Nearing the end of the Federal Reserve’s rate-hiking campaign implies we are now in a fine-tuning phase for monetary policy, in which the decline of volatility shapes the contours of a new bull market cycle.
While it isn’t a new message, the main signal from today’s Fed meeting is that the end of the hiking cycle is quite close. Chair Powell of course left the door wide open to the possibility of additional hikes—that’s the right tactical move to preserve optionality—but we picked up on a couple of important dovish themes that will take on more importance over time.
First, Chair Powell highlighted that although 2% inflation is the ultimate goal, it’s not a roadblock to cutting rates. This has been abundantly clear to us thanks to the Fed’s Summary of Economic Projections. But Powell placed emphasis on this point today. When asked about a hypothetical scenario in which inflation was stubbornly stuck in the high 2% range, and if that level of inflation would stop the Fed from cutting rates, he emphatically said “I’m not saying that at all.”
Our call remains that inflation will continue to recede over the balance of the year (and into 2024). As long as that process continues, the Fed will then need to judge whether the labor market is coming into better balance. And we believe that process has started. In fact, we think labor market conditions will rebalance enough that the first cut is plausible around the turn of the year. At this stage we don’t expect a major easing cycle, but rather a “fine tuning” cycle where the Fed lops off 50-75 bps of recent hikes to reduce the restraint on the economy.
The other idea Powell mentioned, which we emphatically agree with was about real rates. The Fed has now put about 550 bps of nominal tightening into the financial system. In real terms, policy sits at +150 bps, the highest since the Financial Crisis window. And the degree of restrictiveness will only grow as inflation recedes, thus placing even more downward pressure on the economic backdrop at large.
The market will still debate the prospects of more hikes in the coming weeks, and there will likely be twists and turns with each datapoint. Fair enough. We’ll get two more inflation and labor reports between now and the September FOMC meeting. So, we have sympathy for the market hedging its bets. But our hunch is the rate hike campaign is now over and that the discussion will turn to rate cuts sooner than many now expect.
Markets Looking for the Light
After leaving off in June on a hawkish note—two hikes expected over the balance of the year—today’s statement showed only minimal changes from the June statement, resulting in unusually steady markets during the half hour gap between the meeting’s statement release at 2pm and the press conference that followed. While markets continued that stable tone through much of the press conference, a minor spike towards the bullish side occurred about two-thirds of the way through the presser in both rates—a drop in short-term rates in particular—and risk markets, with credit spreads briefly tightening and stocks experiencing a short-lived bounce (Figure 1).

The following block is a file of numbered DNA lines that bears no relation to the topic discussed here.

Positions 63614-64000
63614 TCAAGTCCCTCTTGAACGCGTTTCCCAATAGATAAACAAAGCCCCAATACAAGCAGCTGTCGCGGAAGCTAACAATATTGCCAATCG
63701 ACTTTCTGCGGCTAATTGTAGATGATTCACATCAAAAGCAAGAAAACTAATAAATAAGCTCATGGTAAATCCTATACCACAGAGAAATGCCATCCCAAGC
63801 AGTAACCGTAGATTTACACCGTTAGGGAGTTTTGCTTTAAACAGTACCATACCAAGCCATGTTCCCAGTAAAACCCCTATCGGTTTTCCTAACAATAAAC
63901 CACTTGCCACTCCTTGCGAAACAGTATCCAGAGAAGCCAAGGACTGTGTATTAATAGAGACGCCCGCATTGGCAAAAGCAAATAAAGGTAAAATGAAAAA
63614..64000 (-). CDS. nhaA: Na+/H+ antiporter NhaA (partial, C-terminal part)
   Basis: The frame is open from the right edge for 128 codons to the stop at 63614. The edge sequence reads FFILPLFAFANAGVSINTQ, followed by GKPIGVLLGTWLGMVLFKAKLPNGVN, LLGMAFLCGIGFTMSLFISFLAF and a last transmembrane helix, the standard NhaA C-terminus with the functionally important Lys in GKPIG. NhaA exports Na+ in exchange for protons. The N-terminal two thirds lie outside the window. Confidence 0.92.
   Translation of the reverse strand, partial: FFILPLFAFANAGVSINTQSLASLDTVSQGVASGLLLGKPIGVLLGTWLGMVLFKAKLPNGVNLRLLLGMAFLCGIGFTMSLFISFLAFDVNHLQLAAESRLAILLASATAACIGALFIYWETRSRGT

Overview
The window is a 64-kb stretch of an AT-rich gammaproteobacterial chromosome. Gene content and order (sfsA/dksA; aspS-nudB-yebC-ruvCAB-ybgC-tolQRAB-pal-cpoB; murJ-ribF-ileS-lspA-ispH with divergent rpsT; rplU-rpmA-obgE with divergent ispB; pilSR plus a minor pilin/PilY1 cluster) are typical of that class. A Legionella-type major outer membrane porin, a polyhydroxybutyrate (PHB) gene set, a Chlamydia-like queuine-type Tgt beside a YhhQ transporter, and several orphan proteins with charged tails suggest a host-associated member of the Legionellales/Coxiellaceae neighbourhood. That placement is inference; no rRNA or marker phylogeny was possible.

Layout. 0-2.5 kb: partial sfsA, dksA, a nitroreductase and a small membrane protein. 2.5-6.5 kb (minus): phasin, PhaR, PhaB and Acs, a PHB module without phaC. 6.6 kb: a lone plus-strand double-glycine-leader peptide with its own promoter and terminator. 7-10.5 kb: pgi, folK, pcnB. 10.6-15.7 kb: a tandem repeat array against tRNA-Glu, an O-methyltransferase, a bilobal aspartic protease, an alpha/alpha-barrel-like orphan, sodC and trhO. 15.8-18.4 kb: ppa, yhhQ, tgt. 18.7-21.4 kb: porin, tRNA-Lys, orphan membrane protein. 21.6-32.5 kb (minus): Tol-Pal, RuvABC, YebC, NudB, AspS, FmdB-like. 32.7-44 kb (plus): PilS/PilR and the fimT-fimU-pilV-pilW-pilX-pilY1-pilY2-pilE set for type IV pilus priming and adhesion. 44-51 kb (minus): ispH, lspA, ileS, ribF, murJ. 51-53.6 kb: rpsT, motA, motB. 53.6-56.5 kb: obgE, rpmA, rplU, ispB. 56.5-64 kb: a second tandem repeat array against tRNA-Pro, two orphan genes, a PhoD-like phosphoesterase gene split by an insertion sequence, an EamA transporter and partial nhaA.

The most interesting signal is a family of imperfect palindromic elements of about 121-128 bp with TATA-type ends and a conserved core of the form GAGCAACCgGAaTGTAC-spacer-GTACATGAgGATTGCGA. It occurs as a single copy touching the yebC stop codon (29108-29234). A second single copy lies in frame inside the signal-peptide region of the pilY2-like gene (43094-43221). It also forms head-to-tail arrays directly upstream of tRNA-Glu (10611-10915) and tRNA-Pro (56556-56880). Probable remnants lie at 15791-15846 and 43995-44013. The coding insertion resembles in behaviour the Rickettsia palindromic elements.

Figure 1: On balance, more light than dark. In the wake of the meeting and press conference, stocks ultimately settled marginally higher as the verdict of the rate markets leaned dovish and the yield curve steepened. (lhs: index level; rhs: bps)
Source: PGIM Fixed Income and Bloomberg.
The impetus appeared to be Chair Powell’s clarification that cuts would likely be coming as inflation heads convincingly lower, even before reaching their 2% target.
Critically, measures of volatility edged lower during the meeting, which may be the lynchpin of performance going forward. As the Fed and other central banks’ rate of adjustment slows to a near halt, so too will market participants’ perceived risk of policy mistakes. This will manifest in less realized volatility across the fixed income markets, which in turn, is likely to support the ongoing search for yield already under way over the last few quarters.
Figure 2: Fine tuning the message reduces market anxiety. A clear trend of lower volatility emerged after the Fed’s statement release and largely continued through the press conference as markets gained a clearer picture of the Fed’s likely path of moderation ahead. (lhs; rhs: index level)
Source: PGIM Fixed Income and Bloomberg.
This reinforces the view that we are in the early quarters of an unusual bull market, one fueled by relatively high and stable yields. While the Fed’s achievement of the inflation target will eventually result in lower rates, the twist in this bull market will be the higher returns in the early quarters, simply resulting from the newly regained higher level of income, rather than the typical up and down cycle of recent bull-market cycles.
Source(s) of data (unless otherwise noted): PGIM Fixed Income, as July 26, 2023.
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